He called himself Jam Wahag. His real name was Jan Mohammad, but he did not like to be called by this name.
Jan Mohammad Allah Dad, a resident of Bit Buleda district Kech, Balochistan, was forcibly disappeared on March 13, 2013. He is missing since then.
In 2005, Ghulam Muhammad Baloch, the founding President of the Baloch National Movement visited Buleda, our village. He addressed a seminar and delivered a lecture on the history of Balochistan’s struggle for independence.
Jam Wahag asked Chairman Ghulam Mohammad, the man the Pakistan army hated most, to stay at his house. Chairman and his comrades were to stay in Buleda for two days and three nights.
I told Jam it was dangerous to host a person like Ghulam Mohammad. “It is Jam’s wahag (It is Jam’s wish),” he replied. “See, struggling for the right to self-determination is not illegal as long as it is peaceful. And Ghulam Mohammad is a political figure, not a militant,” he argued.
He belongs to a well-established and a respected family of businessmen. However, he, unlike the other youth of the family, did not want to live on the family’s wealth. Jam wished to establish his own business.
He opened a small shop. A very small shop, which shared walls with the huge shop owned by his eldest brother, who was almost fifty years older than him.
Jam was the eldest son from Allah Dad’s second marriage. His stepbrothers were wealthy enough to feed Jam’s mother, brothers and sisters. His eldest brother was known for extending a helping hand to those in need. But Jam did not want this.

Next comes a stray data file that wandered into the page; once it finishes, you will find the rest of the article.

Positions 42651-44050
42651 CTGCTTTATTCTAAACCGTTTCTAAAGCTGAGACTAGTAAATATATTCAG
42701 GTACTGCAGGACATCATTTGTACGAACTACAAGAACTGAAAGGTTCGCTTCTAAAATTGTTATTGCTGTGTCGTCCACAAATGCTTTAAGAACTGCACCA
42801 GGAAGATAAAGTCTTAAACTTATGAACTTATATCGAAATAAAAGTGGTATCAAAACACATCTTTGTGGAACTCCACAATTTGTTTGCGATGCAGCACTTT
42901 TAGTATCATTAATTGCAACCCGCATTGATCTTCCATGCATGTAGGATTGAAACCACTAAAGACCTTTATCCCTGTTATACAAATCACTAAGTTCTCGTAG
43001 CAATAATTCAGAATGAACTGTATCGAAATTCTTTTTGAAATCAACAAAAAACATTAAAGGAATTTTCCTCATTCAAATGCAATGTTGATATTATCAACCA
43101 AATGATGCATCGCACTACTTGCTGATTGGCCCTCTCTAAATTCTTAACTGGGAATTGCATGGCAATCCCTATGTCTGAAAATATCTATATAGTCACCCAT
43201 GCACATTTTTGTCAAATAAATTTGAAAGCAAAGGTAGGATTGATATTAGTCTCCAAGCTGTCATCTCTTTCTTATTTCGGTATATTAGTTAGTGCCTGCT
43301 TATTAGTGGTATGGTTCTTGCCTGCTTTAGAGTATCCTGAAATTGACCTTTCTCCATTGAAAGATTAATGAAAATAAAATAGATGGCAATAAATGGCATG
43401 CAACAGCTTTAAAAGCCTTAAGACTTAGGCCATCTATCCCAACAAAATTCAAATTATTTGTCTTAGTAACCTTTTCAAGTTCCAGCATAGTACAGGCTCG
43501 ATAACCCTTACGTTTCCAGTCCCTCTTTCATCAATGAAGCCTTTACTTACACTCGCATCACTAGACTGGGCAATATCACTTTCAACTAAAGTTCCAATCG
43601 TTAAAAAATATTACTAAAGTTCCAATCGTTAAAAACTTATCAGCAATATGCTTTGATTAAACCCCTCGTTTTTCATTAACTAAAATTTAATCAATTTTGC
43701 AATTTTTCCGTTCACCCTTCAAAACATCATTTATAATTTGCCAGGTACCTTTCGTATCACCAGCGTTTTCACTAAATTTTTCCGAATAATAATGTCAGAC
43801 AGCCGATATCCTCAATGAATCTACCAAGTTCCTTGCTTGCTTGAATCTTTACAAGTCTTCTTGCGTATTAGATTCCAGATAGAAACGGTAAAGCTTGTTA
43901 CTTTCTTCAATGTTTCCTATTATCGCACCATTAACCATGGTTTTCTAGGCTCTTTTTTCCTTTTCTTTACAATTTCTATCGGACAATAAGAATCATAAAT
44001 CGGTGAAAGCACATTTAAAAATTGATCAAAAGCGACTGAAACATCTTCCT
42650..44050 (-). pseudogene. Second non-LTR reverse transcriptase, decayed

His small shop could hardly contain more than two persons. But most time there were more than five friends sitting there, drinking tea, smoking cigarettes and discussing politics or literature in hushed voices. People would say there was a secret plan in the making because of the unstoppable gossips in low voices.
It was Jam’s wish to join the Baloch National Movement when Chairman Ghulam Mohammad revitalized the party in 2004. He liked the agenda and demand of self-determination. He liked to do his part in bridging the desires of farmers with the policy makers of the party. He joined BNM’s zonal cabinet in the area and after a couple of weeks, convinced the party to adopt a policy of working groups. The idea was that every cabinet member has to work with the people of a particular profession. He himself chose to work with farmers.
In the lawn of the tea shop opposite his very small shop, farmers gathered every evening. They weaved baskets and mats with dwarf leaves and he would sit with them for hours drinking tea. He helped farmers in their work and asked them questions: Is it not possible that the government buy your harvest at the end of every season and give you proper rewards?
The answer was known: No. Every farmer would reply a big no to all such questions. After every no, he kept asking more questions: Why do you think the government does not care for you?
He would bring the farmers to the conclusion that all their problems had been caused by foreign rule in Balochistan.
He knew that such discussions could not be tolerated for long. Yet, he did not stop.
On March 13, 2013, at 10:00 AM, Jam Wahag went to the Nadra office, Buleda, to collect his identity card, for which he had applied recently. Personnel of Frontier Corps came on a motorbike and asked him to go with him. They took him to the FC camp in the village.
His relatives and some other villagers went to the FC camp that evening. The FC officials brought Jam and gave him the opportunity to talk to his relatives. They promised that he would be handed over to the local administration later the same day. But it did not happen.
Jam Wahag remains missing for the last five years. His mother, five sisters, his wife and five kids still await him. They mourn as well. After all, one of the unidentifiable bodies found in mass graves could be his.